- COSEWIC Annual Reports (2 record(s) found.)
- Permits and Related Agreements (1 record(s) found.)
- Consultation Documents (1 record(s) found.)
- Residence Description (1 record(s) found.)
COSEWIC Status Reports
Response Statement - Atlantic Mud-piddock (2010-12-02)This intertidal marine bivalve species is restricted to a single population in the Minas Basin, Nova Scotia. Although this species is adapted to boring into hard clay and soft rock, in Canada it is entirely dependent on a single geological formation, the red-mudstone facies within the basin. The total available habitat for this species is < 0.6 km2. This species settles on and bores into the mudstone, and once settled, is immobile. Any changes in deposition of sediments can smother individuals or cover entire areas of habitat. Disturbances that change the sediment depositional regime are considered the main threat. Most serious is the increased frequency and severity of storms, due to climate change, which have the potential to rapidly bury habitat and smother individuals. It is expected that erosion from rising sea levels (storm surges) and increased rainfall (floods), would also contribute to habitat loss by sediment deposition. Proposed development in the basin could also alter or add to sediment deposition. The Canadian population is clearly disjunct from the nearest population, 350 km south, in Maine, and rescue is very unlikely.
Response Statement - Atlantic Mud-piddock (2022-01-10)In Canada, this intertidal marine bivalve species is restricted to small sections of Minas Basin in Nova Scotia. Here, the species is entirely dependent on the red-mudstone facies geological formation where it bores into the mudstone and remains as an immobile adult. Changes in sediment deposition can bury habitat, and smother and kill individuals. The main threat to the species is increased frequency and intensity of severe storms due to climate change, which can abruptly shift and redeposit sediments. Additional threats include human activities that change water current, erosion and sediment deposition patterns, pollution run-off from agricultural or urban sources, and climate-change induced sea-level rise.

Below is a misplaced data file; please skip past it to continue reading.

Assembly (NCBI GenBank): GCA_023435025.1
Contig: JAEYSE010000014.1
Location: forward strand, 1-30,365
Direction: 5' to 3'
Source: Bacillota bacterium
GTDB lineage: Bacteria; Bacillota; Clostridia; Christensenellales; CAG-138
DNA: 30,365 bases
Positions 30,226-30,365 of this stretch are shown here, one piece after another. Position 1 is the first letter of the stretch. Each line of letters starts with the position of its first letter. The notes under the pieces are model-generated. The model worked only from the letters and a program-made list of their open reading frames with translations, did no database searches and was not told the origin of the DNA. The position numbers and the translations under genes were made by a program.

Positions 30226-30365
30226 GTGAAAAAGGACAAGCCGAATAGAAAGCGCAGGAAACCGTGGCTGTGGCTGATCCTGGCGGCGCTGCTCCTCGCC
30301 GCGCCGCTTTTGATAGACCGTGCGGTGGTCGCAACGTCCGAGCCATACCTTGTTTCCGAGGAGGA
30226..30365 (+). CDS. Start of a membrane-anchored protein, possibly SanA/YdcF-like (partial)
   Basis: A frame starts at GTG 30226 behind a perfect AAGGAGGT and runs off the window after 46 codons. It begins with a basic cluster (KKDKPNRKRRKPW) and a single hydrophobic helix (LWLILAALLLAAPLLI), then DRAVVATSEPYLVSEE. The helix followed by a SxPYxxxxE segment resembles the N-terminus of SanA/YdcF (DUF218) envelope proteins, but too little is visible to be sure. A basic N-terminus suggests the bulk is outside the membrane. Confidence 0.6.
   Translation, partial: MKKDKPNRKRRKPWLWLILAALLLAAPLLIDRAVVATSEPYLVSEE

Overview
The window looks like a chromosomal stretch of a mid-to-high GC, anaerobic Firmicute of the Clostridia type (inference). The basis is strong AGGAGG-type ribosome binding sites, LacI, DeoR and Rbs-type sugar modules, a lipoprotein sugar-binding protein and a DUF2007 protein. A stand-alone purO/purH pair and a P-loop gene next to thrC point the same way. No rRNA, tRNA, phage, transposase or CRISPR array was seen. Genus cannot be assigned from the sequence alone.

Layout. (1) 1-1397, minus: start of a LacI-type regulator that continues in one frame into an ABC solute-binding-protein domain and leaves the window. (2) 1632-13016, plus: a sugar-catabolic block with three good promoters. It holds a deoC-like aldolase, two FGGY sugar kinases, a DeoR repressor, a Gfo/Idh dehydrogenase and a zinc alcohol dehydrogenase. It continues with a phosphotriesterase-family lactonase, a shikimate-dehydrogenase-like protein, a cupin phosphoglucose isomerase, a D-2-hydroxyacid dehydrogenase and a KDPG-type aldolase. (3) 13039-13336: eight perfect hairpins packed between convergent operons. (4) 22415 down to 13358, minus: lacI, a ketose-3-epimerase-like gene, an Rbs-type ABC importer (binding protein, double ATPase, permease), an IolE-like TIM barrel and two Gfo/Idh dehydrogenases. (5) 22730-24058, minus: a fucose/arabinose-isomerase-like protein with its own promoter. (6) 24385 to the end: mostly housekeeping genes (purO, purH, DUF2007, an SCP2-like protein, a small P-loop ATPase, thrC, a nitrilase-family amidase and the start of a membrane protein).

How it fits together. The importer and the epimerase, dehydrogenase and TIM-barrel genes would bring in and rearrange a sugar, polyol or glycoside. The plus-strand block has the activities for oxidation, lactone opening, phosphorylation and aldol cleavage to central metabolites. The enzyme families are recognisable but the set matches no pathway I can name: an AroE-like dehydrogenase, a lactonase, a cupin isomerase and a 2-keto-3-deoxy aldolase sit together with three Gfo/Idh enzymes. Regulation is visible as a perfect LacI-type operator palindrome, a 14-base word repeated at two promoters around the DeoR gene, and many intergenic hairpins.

COSEWIC Annual Reports
COSEWIC Annual Report - 2010 (2010-09-03)Under Canada’s Species At Risk Act (SARA), the foremost function of COSEWIC is to “assess the status of each wildlife species considered by COSEWIC to be at risk and, as part of the assessment, identify existing and potential threats to the species”. During the past year, COSEWIC held two Wildlife Species Assessment Meetings and reviewed the status of 79 wildlife species (species, subspecies, populations). During the meeting of November 2009, COSEWIC assessed or reviewed the classification of the status of 28 wildlife species. COSEWIC assessed or reviewed the classification of an additional 51 wildlife species (species, subspecies and populations) during their April 2010 meeting. For species already found on Schedule 1 of SARA, the classification of 32 species was reviewed by COSEWIC and the status of the wildlife species was confirmed to be in the same category (extirpated - no longer found in the wild in Canada but occurring elsewhere, endangered, threatened or of special concern). The wildlife species assessment results for the 2009-2010 reporting period include the following: Extirpated: 6 Endangered: 39 Threatened: 16 Special Concern: 17 Data Deficient: 1 This report transmits to the Minister the status of 46 species newly classified as extirpated, endangered, threatened or of special concern, fulfilling COSEWIC’s obligations under SARA Section 24 and 25. A full detailed summary of the assessment for each species and the reason for the designation can be found in Appendix I of the attached report. Since its inception, COSEWIC has assessed 602 wildlife species in various risk categories, including 262 Endangered, 151 Threatened, 166 Special Concern and 23 Extirpated. In addition, 13 wildlife species have been assessed as Extinct. Also, to date, 46 wildlife species have been identified by COSEWIC as Data Deficient and 166 wildlife species were assessed as Not at Risk. This year has been a particularly productive year for COSEWIC’s Aboriginal Traditional Knowledge (ATK) Subcommittee. In April 2010 COSEWIC approved the Aboriginal Traditional Knowledge Process and Protocol Guidelines, providing clear and agreed principles for the gathering of Aboriginal Traditional Knowledge to carry out COSEWIC functions as required under Section 15(2) of SARA (See Appendix III of the attached report). We are grateful for the rich and enthusiastic contribution made by community elders and experts in helping the ATK Subcommittee prepare the ATK protocols.
COSEWIC Annual Report 2020 to 2021 (2021-10-12)Over the past year COSEWIC assessed a total of 66 wildlife species, of which 4 were assigned a status of Not at Risk. Of these 66, COSEWIC re-examined the status of 41 wildlife species; of these, 80% were reassessed at the same or lower level of risk. To date and with the submission of this report, COSEWIC’s assessments now include 826 wildlife species in various risk categories including 369 Endangered, 196 Threatened, 239 Special Concern, and 22 Extirpated (i.e. no longer found in the wild in Canada). In addition, 19 wildlife species have been assessed as Extinct, 62 wildlife species have been designated as Data Deficient, and 202 have been assessed as Not at Risk.